Graduate school can be a wonderful time in one’s life—a period of hard work, but also of learning new things and meeting new people, says Roel Snieder. “I loved my experience as a graduate student.”
But Snieder knows that’s not true for everyone, perhaps more so in recent years. “I was very lucky—I had an advisor who let me be free, but whenever I needed a sounding board or advice, he would help,” he says. “He would make time for me; we meshed well together.”
Now, after 17 years as a professor in the Department of Geophysics at Colorado School of Mines, including a stint over the past year as interim department head, Snieder has moved into a new position that seeks to help students navigate graduate school as well as prepare them for work and life afterward.
Previously the W.M. Keck Distinguished Professor of Basic Exploration Science, Snieder is now the W.M. Keck Distinguished Professor of Professional Development Education.
Devoting resources to professional development is not unique, but it’s still an exception among universities, Snieder says. “Most graduate programs teach the technical aspects of your field, you do research, write a thesis and you’re out of there.”
“Currently, professional development is often seen as an add-on,” Snieder says. “We want to make it a part of the culture of Mines.”
“This initiative really came about organically,” says Interim Provost Tom Boyd, who was a faculty member in Geophysics before moving into administration. “Knowing Roel has interests in this area and was looking for a new role on campus that more closely aligned with his passions, we began discussing this as a path forward before Paul [Johnson] was brought on as president,” Boyd says.
“It just so happened that Paul’s passion around creating degree programs of distinction are closely aligned—at the graduate level—with what Roel and I had been discussing,” Boyd says. Snieder plans to work with new Dean of Graduate Studies Wendy Zhou, the Mines Career Center and other groups on campus to define and implement an enrichment of the school’s graduate programs.
Snieder says his change in focus reflects having become humbler about his research. “I think I will have more impact with my new activities,” he says. But Snieder has been laying the foundations for this change for more than a decade. Around 2004, he developed a class called The Art of Science, aimed at preparing graduate students for a career in research. It covers choosing research topics, creating and executing a work plan, how to write a publication, selecting a journal, dealing with reviews, ethics, time management and a host of other practical matters.
The class has been refined over the years. “It was a game of trial and error,” Snieder says. But the course has been very successful, earning rave reviews from students and spawning a book in 2009, “The Art of Being a Scientist: A Guide for Graduate Students and Their Mentors,” coauthored with Mines University Emeritus Professor of Geophysics Ken Larner.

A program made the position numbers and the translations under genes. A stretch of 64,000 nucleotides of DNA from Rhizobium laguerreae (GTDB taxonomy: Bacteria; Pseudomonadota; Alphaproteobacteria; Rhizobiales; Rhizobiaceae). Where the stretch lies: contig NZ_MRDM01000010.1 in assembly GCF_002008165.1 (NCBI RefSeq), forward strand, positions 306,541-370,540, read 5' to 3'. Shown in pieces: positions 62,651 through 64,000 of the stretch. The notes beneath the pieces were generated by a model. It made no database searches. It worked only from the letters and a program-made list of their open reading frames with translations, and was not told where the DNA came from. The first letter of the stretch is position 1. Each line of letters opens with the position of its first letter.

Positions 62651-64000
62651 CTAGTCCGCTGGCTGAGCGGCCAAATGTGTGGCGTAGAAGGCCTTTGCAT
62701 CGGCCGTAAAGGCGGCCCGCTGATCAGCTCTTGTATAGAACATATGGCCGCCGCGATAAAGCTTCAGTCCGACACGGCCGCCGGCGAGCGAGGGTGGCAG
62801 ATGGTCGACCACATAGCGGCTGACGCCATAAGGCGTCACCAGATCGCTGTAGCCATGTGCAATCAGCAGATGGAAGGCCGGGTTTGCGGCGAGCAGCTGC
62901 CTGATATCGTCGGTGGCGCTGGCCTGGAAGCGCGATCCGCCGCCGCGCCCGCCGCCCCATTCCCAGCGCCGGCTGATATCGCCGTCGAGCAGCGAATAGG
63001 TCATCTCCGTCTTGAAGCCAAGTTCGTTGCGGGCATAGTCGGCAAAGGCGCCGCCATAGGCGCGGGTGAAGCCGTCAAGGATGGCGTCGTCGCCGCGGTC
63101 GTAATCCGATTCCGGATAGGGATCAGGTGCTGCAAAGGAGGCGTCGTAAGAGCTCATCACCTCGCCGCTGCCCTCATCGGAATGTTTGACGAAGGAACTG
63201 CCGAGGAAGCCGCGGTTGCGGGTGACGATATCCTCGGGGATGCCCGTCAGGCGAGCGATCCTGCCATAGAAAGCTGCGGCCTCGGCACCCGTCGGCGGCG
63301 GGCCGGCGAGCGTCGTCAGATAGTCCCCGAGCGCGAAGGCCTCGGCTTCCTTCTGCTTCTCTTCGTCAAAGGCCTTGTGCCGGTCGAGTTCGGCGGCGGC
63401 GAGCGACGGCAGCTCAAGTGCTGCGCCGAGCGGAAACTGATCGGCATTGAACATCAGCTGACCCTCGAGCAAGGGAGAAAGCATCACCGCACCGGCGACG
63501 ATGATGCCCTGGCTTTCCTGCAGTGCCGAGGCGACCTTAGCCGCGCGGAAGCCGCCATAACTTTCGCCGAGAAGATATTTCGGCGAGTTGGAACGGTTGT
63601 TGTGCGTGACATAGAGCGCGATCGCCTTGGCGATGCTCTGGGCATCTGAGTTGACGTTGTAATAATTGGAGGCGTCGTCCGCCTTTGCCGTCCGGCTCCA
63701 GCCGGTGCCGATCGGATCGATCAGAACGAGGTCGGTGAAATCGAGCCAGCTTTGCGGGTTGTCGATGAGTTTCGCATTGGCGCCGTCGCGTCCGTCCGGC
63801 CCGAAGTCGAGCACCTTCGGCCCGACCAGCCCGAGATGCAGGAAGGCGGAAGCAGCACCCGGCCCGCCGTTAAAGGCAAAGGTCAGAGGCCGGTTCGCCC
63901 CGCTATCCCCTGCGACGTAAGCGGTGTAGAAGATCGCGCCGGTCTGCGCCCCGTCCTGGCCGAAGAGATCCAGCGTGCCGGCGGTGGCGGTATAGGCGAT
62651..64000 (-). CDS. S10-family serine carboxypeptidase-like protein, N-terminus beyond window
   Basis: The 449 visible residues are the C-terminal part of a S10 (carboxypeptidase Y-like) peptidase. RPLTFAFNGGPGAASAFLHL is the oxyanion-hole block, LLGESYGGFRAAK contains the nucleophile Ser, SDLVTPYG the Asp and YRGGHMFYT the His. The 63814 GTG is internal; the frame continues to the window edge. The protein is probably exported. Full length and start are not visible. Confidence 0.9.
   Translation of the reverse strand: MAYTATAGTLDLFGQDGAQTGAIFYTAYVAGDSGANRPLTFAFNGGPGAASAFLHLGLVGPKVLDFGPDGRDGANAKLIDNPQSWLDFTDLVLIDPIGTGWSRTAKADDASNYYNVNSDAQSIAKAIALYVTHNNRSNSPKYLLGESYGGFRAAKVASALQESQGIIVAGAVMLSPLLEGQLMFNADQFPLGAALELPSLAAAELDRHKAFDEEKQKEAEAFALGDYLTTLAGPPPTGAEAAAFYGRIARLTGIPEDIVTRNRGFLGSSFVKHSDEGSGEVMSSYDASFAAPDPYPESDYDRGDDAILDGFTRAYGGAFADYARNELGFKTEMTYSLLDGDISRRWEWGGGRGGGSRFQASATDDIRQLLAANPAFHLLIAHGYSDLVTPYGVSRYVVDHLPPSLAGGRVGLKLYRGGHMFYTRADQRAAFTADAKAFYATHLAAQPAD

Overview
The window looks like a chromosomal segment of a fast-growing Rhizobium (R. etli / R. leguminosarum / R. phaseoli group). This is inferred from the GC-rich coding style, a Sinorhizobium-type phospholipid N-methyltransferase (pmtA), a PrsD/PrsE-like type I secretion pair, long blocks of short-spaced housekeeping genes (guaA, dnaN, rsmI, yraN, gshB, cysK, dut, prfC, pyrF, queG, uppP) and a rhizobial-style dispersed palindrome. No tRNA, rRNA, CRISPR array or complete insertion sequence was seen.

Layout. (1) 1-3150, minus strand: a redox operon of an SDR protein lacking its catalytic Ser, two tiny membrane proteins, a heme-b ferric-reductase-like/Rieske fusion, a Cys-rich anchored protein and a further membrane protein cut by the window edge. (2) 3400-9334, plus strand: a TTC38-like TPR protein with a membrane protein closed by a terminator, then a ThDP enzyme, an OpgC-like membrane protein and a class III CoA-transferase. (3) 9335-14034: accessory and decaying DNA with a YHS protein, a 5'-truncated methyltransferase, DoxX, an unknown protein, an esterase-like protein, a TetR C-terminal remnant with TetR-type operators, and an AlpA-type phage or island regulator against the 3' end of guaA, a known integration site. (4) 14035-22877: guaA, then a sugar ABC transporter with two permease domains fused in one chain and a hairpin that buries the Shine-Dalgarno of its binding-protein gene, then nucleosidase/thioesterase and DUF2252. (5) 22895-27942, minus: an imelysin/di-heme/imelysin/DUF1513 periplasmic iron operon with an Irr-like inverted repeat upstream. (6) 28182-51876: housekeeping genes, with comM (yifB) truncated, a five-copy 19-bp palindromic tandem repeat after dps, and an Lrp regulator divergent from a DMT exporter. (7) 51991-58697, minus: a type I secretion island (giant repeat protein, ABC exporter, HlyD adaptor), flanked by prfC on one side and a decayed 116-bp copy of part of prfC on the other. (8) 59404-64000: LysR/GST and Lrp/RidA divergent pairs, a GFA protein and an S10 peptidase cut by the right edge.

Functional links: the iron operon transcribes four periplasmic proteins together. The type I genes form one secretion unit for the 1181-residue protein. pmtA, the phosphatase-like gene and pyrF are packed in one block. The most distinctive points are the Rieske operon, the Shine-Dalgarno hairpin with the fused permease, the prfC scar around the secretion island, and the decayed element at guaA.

Snieder will continue teaching that class, along with similar courses such as Introduction to Research Ethics and Leadership and Teamwork, and develop new ones in the same vein.
“We have one of the most active graduate student organizations I have ever seen,” Boyd says. “Our students have shown time and time again that they want opportunities to broaden their educational experience both through formal and informal means.”
Boyd says Snieder will provide the leadership to tap into this desire, coordinate and promote existing activities and create new ones, all to build a culture that sees professional development as a routine part of the student experience at Mines.
Snieder also plans to provide training for new faculty. “We’ll talk about skills and general issues to be aware of, such as diversity—we all need a mentor, regardless of whatever experience we have,” Snieder says. He is working with Sam Spiegel, director of the Trefny Innovative Instruction Center at Mines, to foster cutting-edge teaching and learning techniques among faculty.
It’s not all about work, however; in 2016, Snieder and coauthor Jen Schneider published “The Joy of Science: Seven Principles for Scientists Seeking Happiness, Harmony, and Success.” The book is focused on helping scientists have productive and fulfilling careers by encouraging them to focus on the positive and minimize stress. It’s already being used at new faculty orientation and in workshops at Mines and other universities.
Finally, in his new role, Snieder will serve as the go-to person for graduate students when things aren’t going so well. He says having someone to talk to other than one’s advisor has its benefits. For example, a student may be afraid to reveal that they are losing their motivation for the work. Mismatches between advising styles and student needs may require the viewpoint of a third party.
Boyd is confident Snieder will succeed in his new position, given his track record of mentoring students and the respect he has from faculty at large.
“As long as I have known Roel, he has been passionate about connecting with students, and helping students navigate not only their academic careers, but their broader life experiences,” Boyd says. “He was the first person I ever met who thought deeply about how he wanted to interact with students, articulated a vision for this and actively attempts to live by this vision every day.